judgments. Before dealing with the various judgments it is necessary to set
out the factual position. The agreement for sale was executed on 15-2-1978
and the period during which the sale was to be completed was indicated to
be [pic]six months. Undisputedly, immediately after the expiry of the six-
months’ period, lawyer’s notice was given calling upon the present
appellant to execute the sale deed. It is also averred in the plaint that
the plaintiff met the defendant several times and requested him to execute
the sale deed. On finding inaction on his part, the suit was filed in
September 1978. This factual position has been highlighted in the plaint
itself. The learned Single Judge after noticing the factual position as
reflected in the averments in the plaint came to hold that the plaint
contains essential facts which lead to inference to the plaintiff’s
readiness and willingness. Para 3 of the plaint indicates that the
plaintiff was always ready to get the sale deed prepared after paying
necessary consideration. In para 4 of the plaint, reference has been made
to the lawyer’s notice calling upon the defendant to execute the sale deed.
In the said paragraph it has also been described as to how after the
lawyer’s notice was issued the plaintiff met the defendant. In para 5 it is
averred that the defendant is bound to execute the sale deed on receiving
the balance amount and the plaintiff was entitled to get the document
executed by the defendant. It is also not in dispute that the balance
amount of the agreed consideration was deposited in court simultaneously to
the filing of the suit.

Xx xx xx
12. The basic principle behind Section 16(c) read with Explanation (ii) is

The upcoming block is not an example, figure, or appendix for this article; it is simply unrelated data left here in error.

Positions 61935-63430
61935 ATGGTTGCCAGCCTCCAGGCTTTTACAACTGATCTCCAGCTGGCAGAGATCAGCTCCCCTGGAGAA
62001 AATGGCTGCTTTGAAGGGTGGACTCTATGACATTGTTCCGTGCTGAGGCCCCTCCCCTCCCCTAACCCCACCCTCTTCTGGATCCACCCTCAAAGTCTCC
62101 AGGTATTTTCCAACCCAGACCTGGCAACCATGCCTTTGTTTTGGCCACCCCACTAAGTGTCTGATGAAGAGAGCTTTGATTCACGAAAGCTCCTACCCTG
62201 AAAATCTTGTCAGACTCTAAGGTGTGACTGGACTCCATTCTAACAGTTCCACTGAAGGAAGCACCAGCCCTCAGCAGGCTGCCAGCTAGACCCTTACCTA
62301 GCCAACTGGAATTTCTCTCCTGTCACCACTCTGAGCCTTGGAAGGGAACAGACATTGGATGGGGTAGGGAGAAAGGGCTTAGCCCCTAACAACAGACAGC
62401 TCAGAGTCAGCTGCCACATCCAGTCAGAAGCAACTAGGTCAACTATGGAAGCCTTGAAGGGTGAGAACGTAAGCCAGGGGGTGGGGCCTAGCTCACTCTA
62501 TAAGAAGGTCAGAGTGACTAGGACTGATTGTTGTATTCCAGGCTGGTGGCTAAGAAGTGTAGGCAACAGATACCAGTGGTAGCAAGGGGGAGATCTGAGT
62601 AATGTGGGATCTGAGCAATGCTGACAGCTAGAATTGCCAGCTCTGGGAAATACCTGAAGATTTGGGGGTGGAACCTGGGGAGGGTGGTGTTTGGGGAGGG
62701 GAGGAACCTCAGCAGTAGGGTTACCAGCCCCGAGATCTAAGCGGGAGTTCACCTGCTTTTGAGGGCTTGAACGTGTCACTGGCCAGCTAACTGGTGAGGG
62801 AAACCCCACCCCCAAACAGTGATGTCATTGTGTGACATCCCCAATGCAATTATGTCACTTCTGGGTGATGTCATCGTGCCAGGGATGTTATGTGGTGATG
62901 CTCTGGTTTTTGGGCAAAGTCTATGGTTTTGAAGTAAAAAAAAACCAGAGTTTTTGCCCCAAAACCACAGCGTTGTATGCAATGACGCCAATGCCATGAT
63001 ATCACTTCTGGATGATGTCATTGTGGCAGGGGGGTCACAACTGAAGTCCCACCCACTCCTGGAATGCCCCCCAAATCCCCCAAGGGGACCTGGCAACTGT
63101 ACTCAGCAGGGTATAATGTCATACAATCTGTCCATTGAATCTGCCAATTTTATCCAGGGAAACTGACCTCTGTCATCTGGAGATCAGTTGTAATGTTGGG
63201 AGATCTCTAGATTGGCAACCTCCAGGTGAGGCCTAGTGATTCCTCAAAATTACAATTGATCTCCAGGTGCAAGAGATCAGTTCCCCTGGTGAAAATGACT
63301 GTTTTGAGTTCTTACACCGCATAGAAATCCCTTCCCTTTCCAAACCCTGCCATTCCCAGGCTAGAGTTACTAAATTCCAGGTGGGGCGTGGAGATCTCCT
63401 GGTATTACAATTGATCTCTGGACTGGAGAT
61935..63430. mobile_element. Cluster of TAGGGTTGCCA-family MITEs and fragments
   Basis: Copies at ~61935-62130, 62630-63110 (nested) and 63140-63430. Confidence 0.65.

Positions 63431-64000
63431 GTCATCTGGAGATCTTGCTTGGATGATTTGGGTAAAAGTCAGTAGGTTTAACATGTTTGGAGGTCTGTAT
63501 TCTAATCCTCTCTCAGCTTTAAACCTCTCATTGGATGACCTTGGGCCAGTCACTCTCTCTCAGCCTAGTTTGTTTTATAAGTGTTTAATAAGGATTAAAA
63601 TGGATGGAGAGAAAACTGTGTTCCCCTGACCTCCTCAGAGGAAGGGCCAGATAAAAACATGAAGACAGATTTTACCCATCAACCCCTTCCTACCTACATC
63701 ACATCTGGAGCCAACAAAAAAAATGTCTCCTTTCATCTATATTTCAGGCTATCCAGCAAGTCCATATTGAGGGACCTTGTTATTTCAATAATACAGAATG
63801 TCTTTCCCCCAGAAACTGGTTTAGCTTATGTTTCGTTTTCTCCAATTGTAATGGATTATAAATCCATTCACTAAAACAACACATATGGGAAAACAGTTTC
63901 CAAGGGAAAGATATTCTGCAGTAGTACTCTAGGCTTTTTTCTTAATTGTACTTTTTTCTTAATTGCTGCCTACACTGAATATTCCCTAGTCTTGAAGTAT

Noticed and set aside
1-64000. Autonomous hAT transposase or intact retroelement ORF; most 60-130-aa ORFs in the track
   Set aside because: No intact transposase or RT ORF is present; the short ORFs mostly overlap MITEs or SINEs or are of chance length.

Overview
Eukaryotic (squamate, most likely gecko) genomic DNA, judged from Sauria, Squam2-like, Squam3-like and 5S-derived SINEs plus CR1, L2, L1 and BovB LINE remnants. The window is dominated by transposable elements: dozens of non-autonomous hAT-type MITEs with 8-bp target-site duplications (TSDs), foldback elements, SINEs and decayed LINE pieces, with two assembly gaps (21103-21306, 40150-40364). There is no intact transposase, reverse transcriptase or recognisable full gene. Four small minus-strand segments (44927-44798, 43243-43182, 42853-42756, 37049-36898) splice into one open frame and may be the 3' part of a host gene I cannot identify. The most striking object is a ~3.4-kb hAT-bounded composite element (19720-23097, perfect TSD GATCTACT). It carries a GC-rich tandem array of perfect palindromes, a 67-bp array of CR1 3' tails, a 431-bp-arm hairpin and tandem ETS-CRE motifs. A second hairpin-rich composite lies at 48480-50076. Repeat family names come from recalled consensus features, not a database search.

that any person seeking benefit of the specific performance of contract
must manifest that his conduct has been blemishless throughout entitling
him to the specific relief. The provision imposes a personal bar. The Court
is to grant relief on the basis of the conduct of the person seeking
relief. If the pleadings manifest that the conduct of the plaintiff
entitles him to get the relief on perusal of the plaint he should not be
denied the relief.”
7. But in the present case, there is concurrent finding of fact and
the same is evident from the record that the plaintiff (present appellant)
has failed to perform his part of contract, as such, in our opinion, above
case law is of little help to the plaintiff/appellant, and the courts
below have not erred in law in not granting the relief of specific
performance of contract to the plaintiff in OS.No.37 of 1985.
8. For the reasons as discussed above, we find no illegality in the
judgment and orders challenged before us. Accordingly, both the appeals are
dismissed with costs.
….…………………………………………..J
(SUDHANSU JYOTI MUKHOPADHAYA)

………………………………………………J
(PRAFULLA C. PANT)

NEW DELHI,
SEPTEMBER 8, 2014.
———————–
9